Native enumerations in PHP

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Enumerations, or Enums allow a developer to define a custom type that is limited to one of a discrete number of possible values. That can be especially helpful when defining a domain model, as it enables making invalid states unrepresentable. In other words, enums are a restricting layer on top of classes and class constants, intended to provide a way to define a closed set of possible values for a type.

Enums appear in many languages with a variety of different features. In PHP, enums are a special kind of object. The enum itself is a class and its possible cases are all single-instance objects of that class. That means enum cases are valid objects and may be used anywhere an object may be used, including type checks.

Basic enumeration

Enums are similar to classes and share the same namespaces as classes, interfaces, and traits. They are also autoloadable the same way. Let's see a basic enum and how we can define days of week using it:

enum DayOfWeek
{
case MONDAY;
case TUESDAY;
case WEDNESDAY;
case THURSDAY;
case FRIDAY;
case SATURDAY;
case SUNDAY;
}

Case keyword is used to delineate the specific values the enum accepts. A single value is referenced in the same way as class constant:

$sunday = DayOfWeek::SUNDAY;

All cases have a read-only property, name, that is the case-sensitive name of the case itself.

echo DayOfWeek::SUNDAY->name; // outputs "SUNDAY"

Enums are fully compatible with the type system. For that reason you can force parameters to only accept a value defined in an enum.

function isTodaySunday(DayOfWeek $dayOfWeek)
{
return $dayOfWeek === DayOfWeek::SUNDAY;
}

$result = isTodaySunday(DayOfWeek::SATURDAY); // false
$result = isTodaySunday(DayOfWeek::SUNDAY); // true

Backed enumeration

By default, enumerated cases have no scalar equivalent. They are simply singleton objects. To define a scalar equivalent for an enumeration, the syntax is as follows:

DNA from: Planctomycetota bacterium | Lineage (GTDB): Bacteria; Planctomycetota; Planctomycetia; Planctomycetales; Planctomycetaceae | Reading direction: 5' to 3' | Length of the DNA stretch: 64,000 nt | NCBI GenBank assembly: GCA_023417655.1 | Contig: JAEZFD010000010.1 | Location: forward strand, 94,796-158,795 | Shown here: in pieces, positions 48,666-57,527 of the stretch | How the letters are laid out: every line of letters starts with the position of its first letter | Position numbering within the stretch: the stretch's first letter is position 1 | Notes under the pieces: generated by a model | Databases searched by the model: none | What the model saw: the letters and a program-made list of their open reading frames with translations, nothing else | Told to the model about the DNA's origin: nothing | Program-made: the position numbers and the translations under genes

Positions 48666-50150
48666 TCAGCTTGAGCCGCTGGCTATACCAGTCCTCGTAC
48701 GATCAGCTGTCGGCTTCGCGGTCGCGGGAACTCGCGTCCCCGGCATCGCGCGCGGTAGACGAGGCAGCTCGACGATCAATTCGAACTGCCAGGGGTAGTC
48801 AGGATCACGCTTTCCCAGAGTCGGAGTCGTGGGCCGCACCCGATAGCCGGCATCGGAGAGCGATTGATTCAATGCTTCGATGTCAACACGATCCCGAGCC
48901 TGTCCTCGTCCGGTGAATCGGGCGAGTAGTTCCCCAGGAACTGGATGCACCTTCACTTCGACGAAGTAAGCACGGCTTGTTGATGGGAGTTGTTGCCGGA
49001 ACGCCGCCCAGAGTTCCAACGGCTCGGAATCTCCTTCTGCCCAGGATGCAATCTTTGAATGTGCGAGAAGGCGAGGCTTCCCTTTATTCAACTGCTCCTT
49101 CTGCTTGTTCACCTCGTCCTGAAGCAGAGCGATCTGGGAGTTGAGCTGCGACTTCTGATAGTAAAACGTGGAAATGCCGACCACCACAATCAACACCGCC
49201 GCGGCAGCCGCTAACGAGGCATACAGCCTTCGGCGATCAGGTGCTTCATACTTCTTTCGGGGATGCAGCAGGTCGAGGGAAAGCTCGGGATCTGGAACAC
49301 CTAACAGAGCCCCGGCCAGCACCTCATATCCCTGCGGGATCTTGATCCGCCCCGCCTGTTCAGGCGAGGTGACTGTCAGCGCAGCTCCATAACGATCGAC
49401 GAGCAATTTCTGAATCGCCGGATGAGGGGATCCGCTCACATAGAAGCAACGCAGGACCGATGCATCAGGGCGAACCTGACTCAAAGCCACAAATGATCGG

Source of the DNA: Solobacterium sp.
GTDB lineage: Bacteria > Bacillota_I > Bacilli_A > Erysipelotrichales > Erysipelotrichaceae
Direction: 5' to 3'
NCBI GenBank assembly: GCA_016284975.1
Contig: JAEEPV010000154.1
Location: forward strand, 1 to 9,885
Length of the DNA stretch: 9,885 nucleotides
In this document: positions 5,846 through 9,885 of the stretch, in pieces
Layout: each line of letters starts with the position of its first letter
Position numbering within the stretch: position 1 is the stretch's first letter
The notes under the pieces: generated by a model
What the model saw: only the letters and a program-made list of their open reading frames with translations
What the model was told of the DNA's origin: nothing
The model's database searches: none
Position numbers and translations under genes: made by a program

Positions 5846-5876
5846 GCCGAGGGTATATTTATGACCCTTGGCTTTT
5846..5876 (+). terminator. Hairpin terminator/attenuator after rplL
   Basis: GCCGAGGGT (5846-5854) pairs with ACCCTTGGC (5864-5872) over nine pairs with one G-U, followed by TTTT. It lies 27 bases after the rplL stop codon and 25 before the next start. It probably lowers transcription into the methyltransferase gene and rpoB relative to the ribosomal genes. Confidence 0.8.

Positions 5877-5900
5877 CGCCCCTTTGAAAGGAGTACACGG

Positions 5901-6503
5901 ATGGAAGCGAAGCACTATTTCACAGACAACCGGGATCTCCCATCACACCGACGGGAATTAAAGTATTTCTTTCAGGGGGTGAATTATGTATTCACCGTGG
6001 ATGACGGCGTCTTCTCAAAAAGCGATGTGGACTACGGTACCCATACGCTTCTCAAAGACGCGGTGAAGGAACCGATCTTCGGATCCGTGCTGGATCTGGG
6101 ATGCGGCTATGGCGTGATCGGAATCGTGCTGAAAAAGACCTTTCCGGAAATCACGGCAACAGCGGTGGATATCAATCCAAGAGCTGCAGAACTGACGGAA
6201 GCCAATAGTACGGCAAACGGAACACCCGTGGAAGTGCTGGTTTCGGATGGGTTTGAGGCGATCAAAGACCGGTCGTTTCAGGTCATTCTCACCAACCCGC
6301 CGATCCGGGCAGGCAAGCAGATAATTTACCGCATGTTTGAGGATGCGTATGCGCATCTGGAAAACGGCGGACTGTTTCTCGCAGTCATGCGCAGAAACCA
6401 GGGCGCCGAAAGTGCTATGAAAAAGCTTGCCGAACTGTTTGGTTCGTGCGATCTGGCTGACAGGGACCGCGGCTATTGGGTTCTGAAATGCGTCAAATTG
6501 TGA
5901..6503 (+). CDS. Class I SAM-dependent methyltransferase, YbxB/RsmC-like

enum BackedDayOfWeek: string
{
case MONDAY = 'Monday';
case TUESDAY = 'Tuesday';
case WEDNESDAY = 'Wednesday';
case THURSDAY = 'Thursday';
case FRIDAY = 'Friday';
case SATURDAY = 'Saturday';
case SUNDAY = 'Sunday';
}

A case that has a scalar equivalent is called a backed case. An enum that contains all backed cases is called a backed enum. A backed enum may be backed by types of int or string, and a given enumeration supports only a single type at a time. Besides, backed enum must have a unique scalar equivalent defined explicitly for each case.

Backed cases have an additional read-only property, value, which is the value specified in the definition.

echo BackedDayOfWeek::SUNDAY->name; // outputs "SUNDAY"
echo BackedDayOfWeek::SUNDAY->value; // outputs "Sunday"

Backed enums implement an internal BackedEnum interface, which exposes two additional methods:

public static from(int|string $value): static

public static tryFrom(int|string $value): ?static

Both of them take a scalar and return the corresponding enum case. The difference comes when the provided value is not valid:

  • from: If case is not found, it will throw a ValueError.

  • tryFrom: If case is not found, it will return null.

Customizing enumeration

As said before, enums are similar to classes may therefore include constants, contain methods and implement interfaces. Enumerations may also have static methods. The use for static methods on the enumeration itself is primarily for alternative constructors.

enum BackedDayOfWeek: string
{
case MONDAY = 'Monday';
case TUESDAY = 'Tuesday';
case WEDNESDAY = 'Wednesday';
case THURSDAY = 'Thursday';
case FRIDAY = 'Friday';
case SATURDAY = 'Saturday';
case SUNDAY = 'Sunday';

public static function fromInteger(int $day): ?self
{
return match($day) {
1 => self::MONDAY,
2 => self::TUESDAY,
3 => self::WEDNESDAY,
4 => self::THURSDAY,
5 => self::FRIDAY,
6 => self::SATURDAY,
7 => self::SUNDAY,
default => null,
};
}
}

Above static method will generate enum object based on the day integer value:

echo BackedDayOfWeek::fromDayNumber(7)->name; // outputs "SUNDAY"
echo BackedDayOfWeek::fromDayNumber(7)->value; // outputs "Sunday"

echo BackedDayOfWeek::fromDayNumber(8); // default value, null

Finally, enums include a static method cases() that return packed array of all defined cases in the order of declaration.

$cases = BackedDayOfWeek::cases();

It will produce and assign to cases variable the list of allowed values:

[
BackedDayOfWeek::MONDAY,
BackedDayOfWeek::TUESDAY,
BackedDayOfWeek::WEDNESDAY,
BackedDayOfWeek::THURSDAY,
BackedDayOfWeek::FRIDAY,
BackedDayOfWeek::SATURDAY,
BackedDayOfWeek::SUNDAY,
]

Very useful if we need to iterate available enum values in our application.

Conclusion

Before PHP 8.1, the best way to get enums to a code base was to use an abstract class and manually verify the provided value. Concrete implementations were extending the abstract class defining allowed values as constants. With native enums, we don't need manual validations, third-party dependencies or workarounds. Everything can be done using native PHP in very easy and straightforward way.

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